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Transfer an icon to a Macintosh® computer

 

This article provides information on the following topics:

What file format should I use to transfer an icon?

Transfer an icon between Windows® and Macintosh® using MacBinary

Transfer an icon to Macintosh® OS using a LAN (Local Area Network)

Prerequisites

Axialis IconWorkshop™ 6.0 or later
Tryout or Corporate/Personal Edition

With Axialis IconWorkshop™ you're able to create Macintosh® icons. To use them under Macintosh® OS, you need to transfer the files using a LAN (local area network)

 
What file format should I use to transfer an icon?

Under Macintosh® files are stored in 2 parts called "Forks". A fork can be empty but at least one must contain data. The two forks cannot be empty.

The Data Fork - This is the file itself, its contents. For example, in a text document, this the text.For example, in a text document, this the text.

The Resource Fork - This is the part that is used by Mac OS to display the file in the Finder or the Desktop. Usually the resource fork contains an icon.

When you simply transfer a file between Windows® and Macintosh®, the resource fork is lost. To transfer the 2 forks you need to use the MacBinary format.

To transfer an icon to Macintosh® you can either convert it to ICNS, RSC or MacBinary:

ICNS - This is the standard Macintosh® icon file format. Only one icon (with several formats) can be saved in this format. This format is the most commonly used.

RSC or RSRC - This is the Macintosh resource file format. It is used mainly by developers. This format can contain several icons. IconWorkshop™ support reading of RSC files with several icons but can write only RSC files with one icon.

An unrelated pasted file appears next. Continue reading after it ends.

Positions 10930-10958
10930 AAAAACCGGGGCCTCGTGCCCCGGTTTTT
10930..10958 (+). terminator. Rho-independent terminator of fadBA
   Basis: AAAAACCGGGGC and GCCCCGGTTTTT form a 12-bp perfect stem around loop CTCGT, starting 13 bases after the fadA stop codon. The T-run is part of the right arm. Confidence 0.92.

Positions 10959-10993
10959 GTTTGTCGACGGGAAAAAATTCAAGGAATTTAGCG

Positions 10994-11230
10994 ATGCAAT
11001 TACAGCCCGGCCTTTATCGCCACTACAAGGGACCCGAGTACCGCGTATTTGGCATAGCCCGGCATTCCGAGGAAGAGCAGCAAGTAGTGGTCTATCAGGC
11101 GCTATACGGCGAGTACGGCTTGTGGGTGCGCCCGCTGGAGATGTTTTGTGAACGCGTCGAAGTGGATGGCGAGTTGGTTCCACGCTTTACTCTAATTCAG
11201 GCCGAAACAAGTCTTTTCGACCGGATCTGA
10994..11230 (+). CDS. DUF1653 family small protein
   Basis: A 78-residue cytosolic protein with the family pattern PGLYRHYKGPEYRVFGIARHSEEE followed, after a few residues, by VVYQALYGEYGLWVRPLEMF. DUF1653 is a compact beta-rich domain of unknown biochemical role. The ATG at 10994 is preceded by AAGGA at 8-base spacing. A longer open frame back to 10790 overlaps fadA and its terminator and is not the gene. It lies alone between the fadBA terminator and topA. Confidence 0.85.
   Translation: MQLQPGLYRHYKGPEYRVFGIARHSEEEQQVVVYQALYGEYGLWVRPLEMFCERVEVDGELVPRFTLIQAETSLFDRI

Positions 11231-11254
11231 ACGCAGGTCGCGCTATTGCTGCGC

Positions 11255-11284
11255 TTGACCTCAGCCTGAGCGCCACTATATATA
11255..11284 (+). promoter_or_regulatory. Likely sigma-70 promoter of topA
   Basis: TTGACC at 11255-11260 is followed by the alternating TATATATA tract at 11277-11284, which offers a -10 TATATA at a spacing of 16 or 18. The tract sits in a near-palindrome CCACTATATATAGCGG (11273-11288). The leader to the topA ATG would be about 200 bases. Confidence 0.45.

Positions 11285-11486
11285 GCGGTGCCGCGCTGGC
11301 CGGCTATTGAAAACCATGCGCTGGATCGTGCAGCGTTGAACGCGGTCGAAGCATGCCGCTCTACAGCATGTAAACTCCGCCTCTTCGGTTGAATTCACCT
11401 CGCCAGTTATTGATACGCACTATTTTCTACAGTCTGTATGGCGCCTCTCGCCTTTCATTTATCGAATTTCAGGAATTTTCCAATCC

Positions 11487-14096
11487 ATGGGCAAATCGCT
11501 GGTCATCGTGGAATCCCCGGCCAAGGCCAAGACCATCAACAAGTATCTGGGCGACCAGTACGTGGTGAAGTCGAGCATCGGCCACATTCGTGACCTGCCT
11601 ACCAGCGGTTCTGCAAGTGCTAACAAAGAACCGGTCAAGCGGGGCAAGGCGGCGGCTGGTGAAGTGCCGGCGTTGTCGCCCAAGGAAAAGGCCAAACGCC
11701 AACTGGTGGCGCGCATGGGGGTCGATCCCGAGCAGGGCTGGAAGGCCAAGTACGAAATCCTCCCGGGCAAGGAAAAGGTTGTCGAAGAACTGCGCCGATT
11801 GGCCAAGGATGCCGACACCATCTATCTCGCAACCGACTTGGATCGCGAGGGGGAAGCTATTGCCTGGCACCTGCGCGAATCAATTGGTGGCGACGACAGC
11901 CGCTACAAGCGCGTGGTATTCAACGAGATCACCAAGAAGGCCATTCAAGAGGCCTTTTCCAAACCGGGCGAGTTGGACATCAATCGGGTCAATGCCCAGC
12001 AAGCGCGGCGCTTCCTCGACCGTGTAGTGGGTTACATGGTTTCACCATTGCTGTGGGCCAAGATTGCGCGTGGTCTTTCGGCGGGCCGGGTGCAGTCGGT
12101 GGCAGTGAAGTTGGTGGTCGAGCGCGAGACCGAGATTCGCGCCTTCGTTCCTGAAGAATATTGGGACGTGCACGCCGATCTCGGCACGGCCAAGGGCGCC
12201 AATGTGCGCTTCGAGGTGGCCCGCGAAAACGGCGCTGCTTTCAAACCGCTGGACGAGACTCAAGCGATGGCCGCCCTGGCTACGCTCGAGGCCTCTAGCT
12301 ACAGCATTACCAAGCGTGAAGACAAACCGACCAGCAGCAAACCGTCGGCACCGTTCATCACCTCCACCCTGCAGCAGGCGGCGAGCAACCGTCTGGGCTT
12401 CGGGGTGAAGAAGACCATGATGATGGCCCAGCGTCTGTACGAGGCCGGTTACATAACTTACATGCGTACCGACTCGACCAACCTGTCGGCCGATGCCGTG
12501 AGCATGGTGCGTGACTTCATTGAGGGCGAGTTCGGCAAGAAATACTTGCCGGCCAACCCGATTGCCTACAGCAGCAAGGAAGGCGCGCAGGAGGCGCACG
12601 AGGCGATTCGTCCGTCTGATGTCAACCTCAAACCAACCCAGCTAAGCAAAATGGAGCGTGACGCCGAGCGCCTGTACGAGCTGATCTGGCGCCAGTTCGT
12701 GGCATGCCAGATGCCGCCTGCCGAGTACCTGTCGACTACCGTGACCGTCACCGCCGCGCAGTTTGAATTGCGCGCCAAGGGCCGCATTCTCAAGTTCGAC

MacBinary - This format permits to easily transfer files between Macintosh® and Windows®. For more information on this format, visit this website: http://en.wikipedia.org/wiki/MacBinary.
We strongly recommend to use this file format to transfer your icons to Macintosh® because it is compatible with Mac file system which separate each file in two parts called "forks": The data fork and the resource fork. The data fork contains the data included in the file (a text file for example). The resource fork contains the image or icon which permits to display it on screen. See below for more information on transfer from Windows® to Macintosh®.

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Transfer an icon between Windows® OS and Macintosh® OS using MacBinary

To transfer and icon between Windows® and Macintosh®, the easiest method is to use the MacBinary format. This format permits to generate an icon compatible with the Mac OS forks. Once transferred, the icon will be automatically displayed in the Macintosh Finder and on the Desktop.

The MacBinary format permits to merge the 2 forks in one file handy for transfer, mail attachment or Web publishing. When IconWorkshop™ saves an icon in MacBinary format, it writes the icon in the resource fork. The data fork is left empty. As a result, as soon as you receive or see the file in Macintosh®, the icon appears automatically. Then, you can handle it using the standard Finder/MacOS user interface.

In the following procedures, we'll use the MacBinary format to transfer an icon from Windows® to Macintosh®.

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Transfer an icon to Macintosh® OS using a LAN (Local Area Network)

Before proceeding, be sure the Macintosh® and the Windows® computer are properly connected to the same LAN. The procedure below was done on Macintosh® OS 10.4 (Tiger).

On the Macintosh® computer:

1. Click and select System Preferences. A window opens. In Internet & Network group, select Sharing. The following window opens:

2. Select the Service tab (), in the list select Windows® Sharing service ().

3. If necessary, select the user accounts you want to activate ().

On the Windows® computer:

4. Double-click in the icon My Network Places (). A window opens. In Local Network group (), open the folder which is related to your Macintosh® computer. Browse the folders and locate a target directory ().

5. In IconWorkshop™, save your Macintosh® icon as MacBinary in the folder that you have located above.

On the Macintosh® computer:

6. Launch the Finder and browse the folder where you have saved the BIN file.

7. Use mouse Drag & Drop to copy or move the file on the Desktop (). Double click on the BIN file (), StuffIt Expander is launched and the icon file is automatically created as resource fork on the Desktop (). Now you can use freely as a standard Macintosh icon.

 

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Article written by Axialis Software Team on Monday, September 10, 2007.

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